Things I Need to Say
An unpolished plea from the heart
There keep being things I need to say. None of them will be polished or perfect. But they will be honest, and I hope you'll receive them in that spirit. I am trying to tend to and figure out what it means to be true to my own heart and to my people and to our shared humanity. I am not trying to talk you into or out of anything.
I'll start with a cliché: Your Jewish friends are not ok.
I am really trying to avoid simplistic formulas, which are often finger-pointing in one way of another, i.e. "If you [blank], then you [blank] or [don't blank].
Lord knows I have done plenty of this myself over time, so I'm also not standing on ceremony. I'm just feeling so aware of how this does nothing to create any connection.
Along these same lines, I'm also not using the words "genocide," "ethnic cleansing, "apartheid," "colonialism," or "context," every single one of which signifies different things to different people and all but guarantees that the reader will agree or react but not necessarily take a beat.
So no, I am not going to presume to tell you about yourself.
What I can do is continue to attempt to convey something else, which is my own experience. Maybe this will and maybe this won't open some perspective for some people. But that cannot be my goal. My only goal, if I even have one, is to shine a light on something I see missing from many online conversations and social media posts, which is compassion for Jews and Israelis.
When I read #freepalestine and there is no mention of Israeli hostages – children and elders and peacemakers – being held by Hamas in Gaza, my heart contracts.
Anti-Zionism may not equate antisemitism, but we live in a world where the two can hardly be surgically separated.
Israelis experienced carnage on October 7, the likes of which hasn't only (re)activated trauma for Jews worldwide but is indicative of what Hamas would like to see happen to all of us.
All of us Jews.
What this isn’t: An exaggeration, an emotional overreaction, or a callous response to the unbearable human suffering in Gaza.
What this also isn’t: An apology for the right-wing Israeli government or settlements in the West Bank.
And it's certainly not an attempt to shame anyone.
I suppose it might be a plea…
For calls for humanitarian aid to Gaza to include demands that the hostages be released, and for cries of anguish about Palestinian deaths to extend compassion for the unbearable grief Jews, in Israel and the diaspora, are enduring.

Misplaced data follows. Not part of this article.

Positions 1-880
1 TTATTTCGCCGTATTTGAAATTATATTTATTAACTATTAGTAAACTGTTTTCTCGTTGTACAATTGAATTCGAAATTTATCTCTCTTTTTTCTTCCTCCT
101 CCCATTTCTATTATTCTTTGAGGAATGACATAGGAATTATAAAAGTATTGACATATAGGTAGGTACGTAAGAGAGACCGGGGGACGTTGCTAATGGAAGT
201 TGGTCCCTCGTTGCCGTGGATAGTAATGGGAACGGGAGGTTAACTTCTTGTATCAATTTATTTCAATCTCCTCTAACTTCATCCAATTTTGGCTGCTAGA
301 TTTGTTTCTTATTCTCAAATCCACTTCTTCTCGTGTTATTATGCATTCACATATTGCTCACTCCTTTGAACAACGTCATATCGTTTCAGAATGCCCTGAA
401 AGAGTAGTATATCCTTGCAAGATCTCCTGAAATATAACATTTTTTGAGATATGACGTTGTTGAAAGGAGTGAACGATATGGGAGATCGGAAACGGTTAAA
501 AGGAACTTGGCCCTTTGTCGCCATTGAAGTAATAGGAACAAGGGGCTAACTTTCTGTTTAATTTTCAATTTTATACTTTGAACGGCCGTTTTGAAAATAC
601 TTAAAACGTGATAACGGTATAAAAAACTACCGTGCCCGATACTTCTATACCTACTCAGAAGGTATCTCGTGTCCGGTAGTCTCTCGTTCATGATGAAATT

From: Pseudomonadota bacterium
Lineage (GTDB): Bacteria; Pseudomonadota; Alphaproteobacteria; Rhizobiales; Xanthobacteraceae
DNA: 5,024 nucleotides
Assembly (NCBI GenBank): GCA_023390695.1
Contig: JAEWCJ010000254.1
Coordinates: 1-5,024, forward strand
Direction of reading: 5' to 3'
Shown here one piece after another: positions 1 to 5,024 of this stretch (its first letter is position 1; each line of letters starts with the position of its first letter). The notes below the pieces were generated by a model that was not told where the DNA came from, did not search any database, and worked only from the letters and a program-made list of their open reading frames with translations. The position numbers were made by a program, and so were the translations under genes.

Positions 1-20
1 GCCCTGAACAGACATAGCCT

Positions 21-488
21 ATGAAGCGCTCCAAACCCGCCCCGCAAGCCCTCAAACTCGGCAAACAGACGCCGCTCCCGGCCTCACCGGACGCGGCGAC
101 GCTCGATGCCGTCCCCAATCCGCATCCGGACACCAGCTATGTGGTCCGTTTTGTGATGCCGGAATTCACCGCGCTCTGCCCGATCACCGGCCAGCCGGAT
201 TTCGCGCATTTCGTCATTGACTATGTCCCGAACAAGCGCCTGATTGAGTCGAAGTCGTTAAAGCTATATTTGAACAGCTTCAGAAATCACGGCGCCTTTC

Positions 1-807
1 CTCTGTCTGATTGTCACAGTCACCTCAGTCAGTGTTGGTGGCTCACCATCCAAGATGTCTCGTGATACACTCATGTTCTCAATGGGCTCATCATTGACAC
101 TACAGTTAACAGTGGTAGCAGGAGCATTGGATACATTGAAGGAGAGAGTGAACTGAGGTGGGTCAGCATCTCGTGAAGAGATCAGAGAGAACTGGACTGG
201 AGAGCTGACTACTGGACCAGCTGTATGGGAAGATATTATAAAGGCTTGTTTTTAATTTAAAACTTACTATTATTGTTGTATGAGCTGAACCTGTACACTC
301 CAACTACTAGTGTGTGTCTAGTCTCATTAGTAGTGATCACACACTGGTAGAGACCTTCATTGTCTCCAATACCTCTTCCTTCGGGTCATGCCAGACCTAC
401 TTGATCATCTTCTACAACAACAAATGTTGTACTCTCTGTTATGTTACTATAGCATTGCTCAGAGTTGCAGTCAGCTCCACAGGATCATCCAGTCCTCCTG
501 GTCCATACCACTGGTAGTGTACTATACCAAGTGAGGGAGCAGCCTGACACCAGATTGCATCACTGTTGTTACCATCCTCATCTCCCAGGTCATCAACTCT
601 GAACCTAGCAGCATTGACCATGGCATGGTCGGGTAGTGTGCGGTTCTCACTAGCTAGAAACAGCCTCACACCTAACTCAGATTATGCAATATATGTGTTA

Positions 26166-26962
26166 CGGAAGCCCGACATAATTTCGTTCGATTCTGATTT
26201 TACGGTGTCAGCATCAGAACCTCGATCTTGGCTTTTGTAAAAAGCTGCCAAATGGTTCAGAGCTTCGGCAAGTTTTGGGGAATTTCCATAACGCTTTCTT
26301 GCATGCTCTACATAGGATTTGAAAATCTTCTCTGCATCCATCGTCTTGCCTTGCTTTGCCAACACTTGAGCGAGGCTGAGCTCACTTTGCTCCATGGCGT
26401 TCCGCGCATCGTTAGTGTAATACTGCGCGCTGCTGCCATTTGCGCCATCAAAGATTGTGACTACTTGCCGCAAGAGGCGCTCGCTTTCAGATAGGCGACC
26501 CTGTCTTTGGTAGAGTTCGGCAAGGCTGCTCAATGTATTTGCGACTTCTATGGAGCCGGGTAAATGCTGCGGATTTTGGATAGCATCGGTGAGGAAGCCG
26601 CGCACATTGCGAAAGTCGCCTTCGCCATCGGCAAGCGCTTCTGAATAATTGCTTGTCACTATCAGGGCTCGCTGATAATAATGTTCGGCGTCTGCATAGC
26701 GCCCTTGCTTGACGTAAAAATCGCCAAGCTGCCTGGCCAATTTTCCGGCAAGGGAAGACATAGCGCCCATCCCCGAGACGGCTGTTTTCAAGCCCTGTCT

Israelis are not a monolith, nor are Jews a monolith. But we are a teeny-tiny people, and what we are going through may be the hardest thing many of us have ever experienced. Or maybe I should rephrase that: This is one of the hardest things I’ve ever experienced.
I was just looking over some writing I did during and after our 2019 trip to Israel, including this line:
The most challenging and necessary thing is to hold utterly contradictory things in the same heart.
On a separate but certainly related note:
As I wrote last week on Facebook, for the love of our survival as humans – I mean, all of us – we really need to take extra care and caution right now when it comes to taking in (and in some cases, regurgitating) media/news. With cries of propaganda on every side, how is a person to figure out what’s manipulation, what’s real, what’s true?
I don’t believe there is ever a single truth, but that’s not the same as foreign powers using a hellish landscape to pit us against each other both individually and collectively. How do we engage in ways that are informed - and where are we getting said information?
I have no answers, as usual, but one thought that bubbles up here is to seek out sources that don’t present what’s happening in one-dimensional terms. Slow down. Read. Talk to people and actually listen. This takes real time and effort and cannot be achieved by scrolling and skimming.
STARTING TONIGHT – THE SHAMATI SESSIONS
If you are looking for a place to be with your own heart, get some words on paper, and share in a space devoted not to analysis or debate but to witnessing and listening, join me beginning TONIGHT for the Shamati Sessions.
We will meet on Zoom at 6:00pm ET. You can sign up for one, two, three, or all four weeks, and it’s Pay from the Heart, with 18% of proceeds being donated.
Here’s the link with more details and registration:
Also, thanks to generous donations from Beverly Harris-Schenz and Tia Finn, I can also accommodate any folks who are unable to contribute financially. If this is you, just drop me a note.